During World War II, 36 conscientious objectors participated in a study of human starvation conducted by Ancel Keys and his colleagues at the University of Minnesota. The Minnesota Starvation Experiment, as it was later known, was a grueling study meant to gain insight into the physical and psychologic effects of semistarvation and the problem of refeeding civilians who had been starved during the war.
During the experiment, the participants were subjected to semistarvation in which most lost 25% of their weight, and many experienced anemia, fatigue, apathy, extreme weakness, irritability, neurological deficits, and lower extremity edema.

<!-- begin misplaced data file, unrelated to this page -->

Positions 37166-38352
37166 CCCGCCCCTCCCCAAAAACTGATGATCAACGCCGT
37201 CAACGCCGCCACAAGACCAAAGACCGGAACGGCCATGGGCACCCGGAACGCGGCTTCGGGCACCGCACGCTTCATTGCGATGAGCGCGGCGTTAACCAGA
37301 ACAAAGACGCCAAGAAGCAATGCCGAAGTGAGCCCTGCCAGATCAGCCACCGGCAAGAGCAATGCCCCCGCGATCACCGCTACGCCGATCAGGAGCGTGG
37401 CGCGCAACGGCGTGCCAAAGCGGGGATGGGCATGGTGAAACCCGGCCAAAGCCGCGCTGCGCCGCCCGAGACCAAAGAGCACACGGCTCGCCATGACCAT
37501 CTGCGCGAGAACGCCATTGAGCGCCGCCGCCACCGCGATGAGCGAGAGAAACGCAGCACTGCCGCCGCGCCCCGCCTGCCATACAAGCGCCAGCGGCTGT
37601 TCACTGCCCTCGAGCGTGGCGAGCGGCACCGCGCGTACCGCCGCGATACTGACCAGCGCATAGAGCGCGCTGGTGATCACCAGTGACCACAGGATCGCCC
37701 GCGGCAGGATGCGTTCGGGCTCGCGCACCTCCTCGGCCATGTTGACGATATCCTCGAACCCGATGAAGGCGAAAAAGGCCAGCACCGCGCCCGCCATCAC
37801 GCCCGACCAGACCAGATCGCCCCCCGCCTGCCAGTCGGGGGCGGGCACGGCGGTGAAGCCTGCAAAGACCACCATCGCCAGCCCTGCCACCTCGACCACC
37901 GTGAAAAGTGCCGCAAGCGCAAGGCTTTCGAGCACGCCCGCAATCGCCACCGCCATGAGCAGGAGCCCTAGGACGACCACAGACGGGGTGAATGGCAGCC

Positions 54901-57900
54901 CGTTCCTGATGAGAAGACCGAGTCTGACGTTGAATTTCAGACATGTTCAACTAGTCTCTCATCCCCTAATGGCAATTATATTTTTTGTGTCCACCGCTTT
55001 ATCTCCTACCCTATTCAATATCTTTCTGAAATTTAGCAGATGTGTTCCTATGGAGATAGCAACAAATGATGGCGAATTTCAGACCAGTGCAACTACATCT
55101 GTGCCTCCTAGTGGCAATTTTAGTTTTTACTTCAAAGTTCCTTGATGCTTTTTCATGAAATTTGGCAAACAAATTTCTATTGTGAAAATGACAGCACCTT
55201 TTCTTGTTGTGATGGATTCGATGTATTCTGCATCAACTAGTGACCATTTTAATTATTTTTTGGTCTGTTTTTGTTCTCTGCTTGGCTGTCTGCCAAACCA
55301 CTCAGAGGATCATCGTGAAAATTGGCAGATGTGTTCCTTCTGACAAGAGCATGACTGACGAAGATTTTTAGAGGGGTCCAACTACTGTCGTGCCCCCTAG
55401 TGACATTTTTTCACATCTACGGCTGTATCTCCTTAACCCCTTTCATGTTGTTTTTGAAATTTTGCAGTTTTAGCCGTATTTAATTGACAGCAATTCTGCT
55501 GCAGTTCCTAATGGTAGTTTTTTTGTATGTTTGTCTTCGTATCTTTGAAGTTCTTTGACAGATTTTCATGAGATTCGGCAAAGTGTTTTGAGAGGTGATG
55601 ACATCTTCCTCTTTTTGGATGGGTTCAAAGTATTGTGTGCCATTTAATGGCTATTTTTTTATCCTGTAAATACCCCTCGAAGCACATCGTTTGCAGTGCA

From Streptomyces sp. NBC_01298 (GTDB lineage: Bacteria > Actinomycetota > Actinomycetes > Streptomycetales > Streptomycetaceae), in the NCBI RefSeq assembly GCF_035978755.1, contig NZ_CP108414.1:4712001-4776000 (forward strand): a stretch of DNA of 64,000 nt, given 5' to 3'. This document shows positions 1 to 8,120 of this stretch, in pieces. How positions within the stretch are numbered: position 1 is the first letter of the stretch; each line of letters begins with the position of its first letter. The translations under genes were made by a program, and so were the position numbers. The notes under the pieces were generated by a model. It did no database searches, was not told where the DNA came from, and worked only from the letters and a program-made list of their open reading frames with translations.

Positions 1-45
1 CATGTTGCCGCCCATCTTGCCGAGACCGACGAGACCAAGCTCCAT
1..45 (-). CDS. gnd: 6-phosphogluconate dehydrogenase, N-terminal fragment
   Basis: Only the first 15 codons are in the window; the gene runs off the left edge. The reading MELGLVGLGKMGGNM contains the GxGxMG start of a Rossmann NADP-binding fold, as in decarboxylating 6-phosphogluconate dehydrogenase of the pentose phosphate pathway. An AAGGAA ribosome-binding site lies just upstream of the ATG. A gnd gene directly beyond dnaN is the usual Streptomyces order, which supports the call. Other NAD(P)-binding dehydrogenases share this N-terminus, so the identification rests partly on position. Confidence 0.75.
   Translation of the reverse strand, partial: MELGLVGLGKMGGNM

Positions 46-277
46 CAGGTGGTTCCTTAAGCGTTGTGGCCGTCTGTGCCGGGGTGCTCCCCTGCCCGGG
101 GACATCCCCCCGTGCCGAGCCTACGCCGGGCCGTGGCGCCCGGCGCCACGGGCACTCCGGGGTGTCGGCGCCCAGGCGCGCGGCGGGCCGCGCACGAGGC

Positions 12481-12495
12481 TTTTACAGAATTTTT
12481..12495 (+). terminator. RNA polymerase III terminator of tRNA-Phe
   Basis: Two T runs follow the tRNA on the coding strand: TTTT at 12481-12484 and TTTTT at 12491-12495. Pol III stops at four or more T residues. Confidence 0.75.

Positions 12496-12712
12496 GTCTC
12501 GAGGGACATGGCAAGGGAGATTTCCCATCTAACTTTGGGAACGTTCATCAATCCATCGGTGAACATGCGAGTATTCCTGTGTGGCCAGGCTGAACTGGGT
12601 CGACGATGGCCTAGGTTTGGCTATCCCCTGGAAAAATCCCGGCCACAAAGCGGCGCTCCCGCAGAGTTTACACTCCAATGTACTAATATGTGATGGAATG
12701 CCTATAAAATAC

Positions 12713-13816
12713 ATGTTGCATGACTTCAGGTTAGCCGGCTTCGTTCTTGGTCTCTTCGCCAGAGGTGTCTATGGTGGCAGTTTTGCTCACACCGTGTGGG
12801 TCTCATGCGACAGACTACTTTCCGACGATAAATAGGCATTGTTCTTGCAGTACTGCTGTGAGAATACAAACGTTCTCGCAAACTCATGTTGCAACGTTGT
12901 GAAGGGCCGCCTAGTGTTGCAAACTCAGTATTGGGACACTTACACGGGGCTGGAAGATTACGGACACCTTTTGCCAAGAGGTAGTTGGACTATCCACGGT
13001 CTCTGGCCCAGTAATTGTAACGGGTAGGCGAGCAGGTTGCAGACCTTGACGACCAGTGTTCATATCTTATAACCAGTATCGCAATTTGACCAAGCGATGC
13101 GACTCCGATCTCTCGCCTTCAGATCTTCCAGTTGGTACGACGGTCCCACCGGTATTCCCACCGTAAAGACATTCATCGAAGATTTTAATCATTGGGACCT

In 2003–2004, 18 of the original 36 participants were still alive and were interviewed. Many came from the Historic Peace Churches (Mennonite, Brethren, and Quaker), and all expressed strong convictions about nonviolence and wanting to make a meaningful contribution during the war. Despite ethical issues about subjecting healthy humans
to starvation, the men interviewed were unanimous in saying that they would do it all over again, even after knowing the suffering that they had experienced. After the experiment ended, many of the participants went on to rebuilding war-torn Europe, working in the ministries, diplomatic careers, and other activities related to nonviolence.
They Starved So That Others Be Better Fed: Remembering Ancel Keys and the Minnesota Experiment by Leah M. Kalm and Richard D. Semba.
J. Nutr. 135: 1347–1352, 2005 (full-text)